As you may remember, about three weeks ago we decided to halt our broadcasts from Karongwe. The reason for this was that it was brought to our attention that we had not done our homework properly before starting our broadcasts from there. We want to emphasise here that we did not and do not think there is any trophy hunting happening at Karongwe at the moment and that the reserve owners have confirmed it has not for many years and will not in future.
This notwithstanding, we decided to take a step back and take some time to carefully think about what criteria we needed to put in place to evaluate possible partner companies and reserves. Our primary consideration in this is that we need to be able to be confident that the animal characters whose lives we share with you from the reserves we partner with are safe and will not be trophy hunted. To be as sure of this as we reasonably can, we need to carefully look at the reserve itself, but also make some assessment of the surrounding areas, in particular when reserves are part of a larger area with no fences between the different parts.
Looking at the reserve itself is relatively straight-forward. We need to confirm that there is no trophy hunting and make sure the owners confirm that there will not be in the future. Then we need to consider whether trophy hunting has occurred there in the past and, if so, how long ago, and under which management. Should it have been fairly recent and under the current management or ownership we need to have an in-depth discussion with them on their current thinking and, of course, also a firm and unequivocal commitment that there will be absolutely no trophy hunting in the future. Only once we understand the past and can be confident about the future can we consider partnering with a reserve.
If the above leads to a positive outcome, the second consideration is about the surrounding areas, especially where there are no fences. This is more complicated as it, e.g. involves trying to get an idea about how large the territories or home ranges of various animal species are and which areas they might visit and for how long. As the Birmingham Boys have shown by moving from Ngala all the way to the Sabi Sands, animals can roam very far, and it is impossible to predict their full movements accurately. We, therefore, consider neighbouring reserves they might visit, and attempt to make a call on whether this puts the animals we know at risk, and to what extent. If we conclude that risk is low, then we can be as confident as we can reasonably be that the animals we share with you are safe from being trophy hunted and we can go ahead and partner with a reserve.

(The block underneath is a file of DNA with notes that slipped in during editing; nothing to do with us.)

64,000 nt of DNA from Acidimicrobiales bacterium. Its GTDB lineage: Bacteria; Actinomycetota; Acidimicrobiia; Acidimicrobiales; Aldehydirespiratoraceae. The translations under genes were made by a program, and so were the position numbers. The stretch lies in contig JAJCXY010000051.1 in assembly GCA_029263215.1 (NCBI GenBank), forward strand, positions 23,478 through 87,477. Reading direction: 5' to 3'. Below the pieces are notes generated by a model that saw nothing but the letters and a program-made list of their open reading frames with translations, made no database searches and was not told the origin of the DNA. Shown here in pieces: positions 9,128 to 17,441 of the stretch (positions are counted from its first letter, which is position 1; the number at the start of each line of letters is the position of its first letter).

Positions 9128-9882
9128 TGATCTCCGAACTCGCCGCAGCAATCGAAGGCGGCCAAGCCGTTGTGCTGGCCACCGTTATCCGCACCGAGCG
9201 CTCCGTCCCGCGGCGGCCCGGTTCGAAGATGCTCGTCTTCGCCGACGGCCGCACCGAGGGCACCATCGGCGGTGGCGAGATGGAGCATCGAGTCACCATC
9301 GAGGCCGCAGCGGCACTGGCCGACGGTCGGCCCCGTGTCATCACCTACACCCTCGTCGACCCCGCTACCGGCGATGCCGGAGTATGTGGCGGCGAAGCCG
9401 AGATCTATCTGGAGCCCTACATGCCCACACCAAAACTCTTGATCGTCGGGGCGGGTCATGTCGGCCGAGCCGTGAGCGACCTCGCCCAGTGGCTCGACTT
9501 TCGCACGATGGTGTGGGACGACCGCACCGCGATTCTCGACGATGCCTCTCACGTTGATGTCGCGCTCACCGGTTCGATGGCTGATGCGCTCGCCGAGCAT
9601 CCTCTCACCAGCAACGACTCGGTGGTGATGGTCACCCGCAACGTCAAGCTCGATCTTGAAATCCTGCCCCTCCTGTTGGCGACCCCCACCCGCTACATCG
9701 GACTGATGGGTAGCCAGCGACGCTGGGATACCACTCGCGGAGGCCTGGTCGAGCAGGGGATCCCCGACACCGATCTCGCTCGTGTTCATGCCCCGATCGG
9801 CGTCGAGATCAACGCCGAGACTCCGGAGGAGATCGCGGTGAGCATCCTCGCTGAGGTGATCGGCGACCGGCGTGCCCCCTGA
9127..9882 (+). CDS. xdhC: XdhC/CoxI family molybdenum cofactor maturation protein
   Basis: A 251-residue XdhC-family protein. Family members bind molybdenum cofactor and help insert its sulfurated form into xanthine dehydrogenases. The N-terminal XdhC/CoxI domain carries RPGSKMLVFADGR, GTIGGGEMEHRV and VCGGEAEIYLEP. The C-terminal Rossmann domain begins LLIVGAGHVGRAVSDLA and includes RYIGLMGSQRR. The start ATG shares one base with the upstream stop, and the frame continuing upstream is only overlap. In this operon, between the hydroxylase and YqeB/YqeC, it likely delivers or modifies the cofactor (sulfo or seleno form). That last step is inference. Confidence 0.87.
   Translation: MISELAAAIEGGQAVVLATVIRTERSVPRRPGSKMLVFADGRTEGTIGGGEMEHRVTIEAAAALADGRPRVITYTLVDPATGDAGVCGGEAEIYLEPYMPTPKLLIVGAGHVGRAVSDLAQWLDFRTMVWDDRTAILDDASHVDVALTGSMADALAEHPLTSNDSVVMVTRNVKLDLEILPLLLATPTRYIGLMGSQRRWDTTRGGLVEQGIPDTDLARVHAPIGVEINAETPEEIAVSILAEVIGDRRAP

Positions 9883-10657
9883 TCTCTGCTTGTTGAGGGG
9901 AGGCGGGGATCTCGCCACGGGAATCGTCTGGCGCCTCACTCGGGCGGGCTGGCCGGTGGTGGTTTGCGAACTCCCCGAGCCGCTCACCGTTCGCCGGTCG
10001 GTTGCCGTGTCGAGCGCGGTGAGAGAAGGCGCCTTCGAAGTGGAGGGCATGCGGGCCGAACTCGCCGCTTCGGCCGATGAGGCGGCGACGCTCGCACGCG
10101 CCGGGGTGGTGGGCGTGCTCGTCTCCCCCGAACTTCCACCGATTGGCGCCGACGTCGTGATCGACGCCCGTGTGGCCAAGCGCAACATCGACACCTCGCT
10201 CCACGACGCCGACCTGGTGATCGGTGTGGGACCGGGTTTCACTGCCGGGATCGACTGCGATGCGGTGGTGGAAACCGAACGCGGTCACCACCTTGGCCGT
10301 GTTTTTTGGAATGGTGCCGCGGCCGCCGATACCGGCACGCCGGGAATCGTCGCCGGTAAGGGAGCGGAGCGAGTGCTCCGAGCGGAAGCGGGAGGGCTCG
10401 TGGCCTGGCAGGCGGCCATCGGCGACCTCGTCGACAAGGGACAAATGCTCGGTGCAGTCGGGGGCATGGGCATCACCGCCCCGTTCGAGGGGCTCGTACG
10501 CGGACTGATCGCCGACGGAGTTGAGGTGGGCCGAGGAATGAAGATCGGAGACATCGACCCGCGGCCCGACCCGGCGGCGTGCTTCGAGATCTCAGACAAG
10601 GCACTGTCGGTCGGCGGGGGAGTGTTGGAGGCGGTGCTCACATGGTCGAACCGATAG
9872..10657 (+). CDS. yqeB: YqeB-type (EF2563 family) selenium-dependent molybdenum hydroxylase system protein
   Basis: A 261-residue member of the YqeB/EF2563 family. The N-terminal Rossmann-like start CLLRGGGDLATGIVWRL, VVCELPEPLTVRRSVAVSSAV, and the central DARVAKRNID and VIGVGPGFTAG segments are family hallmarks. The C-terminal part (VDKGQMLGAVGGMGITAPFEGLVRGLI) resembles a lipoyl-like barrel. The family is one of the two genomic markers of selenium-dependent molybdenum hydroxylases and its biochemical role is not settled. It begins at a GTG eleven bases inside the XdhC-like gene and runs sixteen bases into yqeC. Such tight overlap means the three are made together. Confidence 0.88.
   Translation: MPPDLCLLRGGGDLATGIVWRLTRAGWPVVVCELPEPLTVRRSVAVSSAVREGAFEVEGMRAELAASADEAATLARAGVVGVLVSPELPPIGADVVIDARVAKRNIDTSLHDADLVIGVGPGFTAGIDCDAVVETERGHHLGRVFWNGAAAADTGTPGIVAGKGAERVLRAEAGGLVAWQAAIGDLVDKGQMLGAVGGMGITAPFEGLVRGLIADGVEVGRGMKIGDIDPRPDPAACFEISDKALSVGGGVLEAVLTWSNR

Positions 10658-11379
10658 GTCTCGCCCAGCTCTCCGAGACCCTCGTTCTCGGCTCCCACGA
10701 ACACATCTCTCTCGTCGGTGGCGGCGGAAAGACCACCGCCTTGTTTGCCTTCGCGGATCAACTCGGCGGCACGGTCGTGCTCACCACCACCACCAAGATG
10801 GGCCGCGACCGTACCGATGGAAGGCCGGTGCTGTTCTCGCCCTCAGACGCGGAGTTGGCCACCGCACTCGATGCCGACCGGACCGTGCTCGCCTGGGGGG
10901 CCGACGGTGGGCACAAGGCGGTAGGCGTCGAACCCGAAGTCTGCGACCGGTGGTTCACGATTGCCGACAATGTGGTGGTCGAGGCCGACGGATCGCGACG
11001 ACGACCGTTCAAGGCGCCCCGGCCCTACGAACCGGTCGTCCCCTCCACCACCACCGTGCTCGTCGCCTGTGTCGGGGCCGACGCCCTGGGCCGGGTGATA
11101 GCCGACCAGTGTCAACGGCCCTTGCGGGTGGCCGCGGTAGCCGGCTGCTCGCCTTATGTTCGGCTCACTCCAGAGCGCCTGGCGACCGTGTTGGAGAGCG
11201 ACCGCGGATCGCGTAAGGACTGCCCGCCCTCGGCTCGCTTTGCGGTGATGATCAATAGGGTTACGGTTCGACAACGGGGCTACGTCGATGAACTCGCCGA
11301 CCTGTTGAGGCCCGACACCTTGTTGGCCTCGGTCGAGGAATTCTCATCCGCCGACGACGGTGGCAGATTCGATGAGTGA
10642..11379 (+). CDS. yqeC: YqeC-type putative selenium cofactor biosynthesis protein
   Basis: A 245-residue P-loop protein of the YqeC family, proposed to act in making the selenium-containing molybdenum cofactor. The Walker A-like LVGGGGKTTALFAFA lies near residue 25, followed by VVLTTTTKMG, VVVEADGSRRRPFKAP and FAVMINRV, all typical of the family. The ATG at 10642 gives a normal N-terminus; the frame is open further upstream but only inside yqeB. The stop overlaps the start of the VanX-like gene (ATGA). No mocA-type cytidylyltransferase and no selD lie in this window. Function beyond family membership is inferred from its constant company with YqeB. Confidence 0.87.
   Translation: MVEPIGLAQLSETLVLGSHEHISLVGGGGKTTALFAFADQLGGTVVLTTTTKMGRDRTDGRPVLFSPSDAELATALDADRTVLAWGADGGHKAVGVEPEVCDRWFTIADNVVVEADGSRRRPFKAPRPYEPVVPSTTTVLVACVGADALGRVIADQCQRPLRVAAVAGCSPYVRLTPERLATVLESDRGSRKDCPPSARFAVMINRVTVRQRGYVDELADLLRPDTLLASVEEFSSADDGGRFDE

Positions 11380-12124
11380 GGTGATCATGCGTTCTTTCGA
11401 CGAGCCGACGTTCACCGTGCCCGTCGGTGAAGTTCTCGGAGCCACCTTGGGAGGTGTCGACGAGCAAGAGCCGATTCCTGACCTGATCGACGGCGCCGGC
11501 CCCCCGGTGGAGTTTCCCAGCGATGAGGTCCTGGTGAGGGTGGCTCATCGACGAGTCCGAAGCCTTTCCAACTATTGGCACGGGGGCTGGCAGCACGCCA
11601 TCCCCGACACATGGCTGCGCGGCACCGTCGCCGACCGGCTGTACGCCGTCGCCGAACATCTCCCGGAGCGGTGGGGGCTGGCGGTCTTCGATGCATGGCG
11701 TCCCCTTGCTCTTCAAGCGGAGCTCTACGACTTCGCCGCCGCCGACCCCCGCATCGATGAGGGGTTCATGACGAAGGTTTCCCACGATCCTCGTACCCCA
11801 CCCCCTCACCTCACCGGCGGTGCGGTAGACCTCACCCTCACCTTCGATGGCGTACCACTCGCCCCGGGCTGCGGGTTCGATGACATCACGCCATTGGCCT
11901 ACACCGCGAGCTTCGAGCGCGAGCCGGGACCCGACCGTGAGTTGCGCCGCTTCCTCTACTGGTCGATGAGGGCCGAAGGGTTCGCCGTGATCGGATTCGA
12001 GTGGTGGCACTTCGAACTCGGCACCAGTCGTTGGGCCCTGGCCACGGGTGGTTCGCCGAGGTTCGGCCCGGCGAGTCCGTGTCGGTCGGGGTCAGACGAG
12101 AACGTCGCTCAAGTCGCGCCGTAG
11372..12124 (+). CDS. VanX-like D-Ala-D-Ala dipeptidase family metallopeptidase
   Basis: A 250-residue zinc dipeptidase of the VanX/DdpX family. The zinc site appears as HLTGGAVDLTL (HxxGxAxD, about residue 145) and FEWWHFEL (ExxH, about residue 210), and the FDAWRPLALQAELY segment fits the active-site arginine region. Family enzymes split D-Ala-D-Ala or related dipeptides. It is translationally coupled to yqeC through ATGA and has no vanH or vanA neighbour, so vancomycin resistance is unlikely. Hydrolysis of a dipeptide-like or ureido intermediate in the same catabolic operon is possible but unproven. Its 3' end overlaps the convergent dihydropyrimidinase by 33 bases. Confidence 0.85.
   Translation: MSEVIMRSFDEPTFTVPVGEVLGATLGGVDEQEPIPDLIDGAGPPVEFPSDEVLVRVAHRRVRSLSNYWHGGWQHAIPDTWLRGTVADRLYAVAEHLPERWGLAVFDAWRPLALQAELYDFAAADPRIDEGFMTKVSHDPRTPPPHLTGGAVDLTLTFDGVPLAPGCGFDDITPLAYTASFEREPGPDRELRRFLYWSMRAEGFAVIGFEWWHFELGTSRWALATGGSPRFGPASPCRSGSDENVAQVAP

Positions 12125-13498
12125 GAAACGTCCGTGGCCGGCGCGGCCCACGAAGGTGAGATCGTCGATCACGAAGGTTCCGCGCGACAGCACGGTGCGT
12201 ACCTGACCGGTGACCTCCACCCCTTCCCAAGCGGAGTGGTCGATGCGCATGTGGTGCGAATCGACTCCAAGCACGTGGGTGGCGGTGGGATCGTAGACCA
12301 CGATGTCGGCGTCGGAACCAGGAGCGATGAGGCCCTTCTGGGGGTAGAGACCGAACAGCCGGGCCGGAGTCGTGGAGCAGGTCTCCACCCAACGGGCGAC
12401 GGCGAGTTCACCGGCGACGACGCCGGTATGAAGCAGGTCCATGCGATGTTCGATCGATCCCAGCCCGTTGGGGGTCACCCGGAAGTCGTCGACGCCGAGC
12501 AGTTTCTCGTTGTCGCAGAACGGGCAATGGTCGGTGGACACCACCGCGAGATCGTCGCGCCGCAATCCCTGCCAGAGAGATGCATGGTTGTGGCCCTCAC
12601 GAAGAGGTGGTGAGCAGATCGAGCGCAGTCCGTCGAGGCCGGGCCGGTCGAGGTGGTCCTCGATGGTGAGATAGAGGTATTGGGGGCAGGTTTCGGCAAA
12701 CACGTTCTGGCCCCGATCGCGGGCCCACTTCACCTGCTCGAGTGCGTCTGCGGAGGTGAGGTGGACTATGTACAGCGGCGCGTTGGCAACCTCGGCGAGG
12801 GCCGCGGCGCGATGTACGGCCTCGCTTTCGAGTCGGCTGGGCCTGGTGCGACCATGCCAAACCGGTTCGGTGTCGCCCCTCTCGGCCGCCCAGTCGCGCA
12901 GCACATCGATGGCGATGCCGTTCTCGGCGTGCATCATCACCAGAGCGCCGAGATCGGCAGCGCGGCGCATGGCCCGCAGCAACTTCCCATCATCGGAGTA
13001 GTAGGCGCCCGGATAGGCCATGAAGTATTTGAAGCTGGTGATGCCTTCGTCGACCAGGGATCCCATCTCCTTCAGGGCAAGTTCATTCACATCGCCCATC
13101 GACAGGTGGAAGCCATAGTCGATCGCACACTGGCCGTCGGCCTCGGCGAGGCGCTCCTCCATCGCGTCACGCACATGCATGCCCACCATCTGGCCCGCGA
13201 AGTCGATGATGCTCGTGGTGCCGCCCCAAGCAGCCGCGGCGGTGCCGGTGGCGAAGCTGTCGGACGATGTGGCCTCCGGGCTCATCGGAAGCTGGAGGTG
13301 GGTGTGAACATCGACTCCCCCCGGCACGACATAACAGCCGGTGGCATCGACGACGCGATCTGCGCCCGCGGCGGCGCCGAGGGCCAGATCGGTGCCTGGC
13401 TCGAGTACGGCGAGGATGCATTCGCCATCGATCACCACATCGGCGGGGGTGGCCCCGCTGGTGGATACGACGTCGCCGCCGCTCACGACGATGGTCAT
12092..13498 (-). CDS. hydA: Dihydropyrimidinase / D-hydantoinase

We will apply these checks to all reserves we will partner with in future. To illustrate the process we would like to share how we went through this for Pridelands, a reserve near Hoedspruit, from where we are looking to start broadcasting in partnership with EcoTraining early next week.
Pridelands is currently owned by Anton Lategan and his father’s [John Lategan] family trust, and there is no trophy hunting, and there will not be in future. This was, however, not always the case. Under previous ownership, the property was known as Amsterdam and was a fenced buffalo hunting farm. In 2017 the farm was bought by the current owners who stopped all hunting, renamed it, and started restoring the various habitats. Soon after, in recognition of their efforts, they received permission to drop their fences which means they are now a part of and open to the Greater Kruger Area.
There has in the past been some trophy hunting in areas that are part of the Greater Kruger area but, with few exceptions, this has come to a virtual standstill due to the increasingly vocal public outcry when this becomes known. Most reserve owners nowadays, therefore, look very unfavourably towards having this occur on their properties. This includes those directly surrounding Pridelands.
Therefore, with no trophy hunting on Pridelands, nor a history of it under current management, and a very low risk of it occurring on the neighbouring properties, we can be confident that our animal characters are safe from trophy hunters and we can, therefore, start broadcasting from there with peace of mind.
WildEarth will soon also be broadcasting from Phinda in KwaZulu Natal under our partnership with &Beyond, and here too we can confirm that Phinda does not and will not conduct trophy hunting. Some years ago there was some abuse of the “problem animal” hunting permits which saw leopards from Phinda being baited out of the reserve and hunted, but &Beyond and various other groups worked hard to reform these regulations so that the “problem animal” hunting permits could no longer be abused.
For those of you who have more questions on this topic, we have decided to hold a town hall with Graham Wallington this evening, Friday, May 29th at 18:30 CAT (thirty minutes after the end of the Sunset Safari, where he will do his best to answer them as clearly as possible. (This is 12:30 PM EST, 09:30 AM PST, 16:30 GMT/UTC, 17:30 BST, 18:30 CET, 02:30+ Sydney Time)
To join this town hall you need to be a registered member of the WildEarth site (this is free). When logged on, you can go to the ‘club’ section from the top menu and there you will find the link to today’s townhall (It’s townhall #9).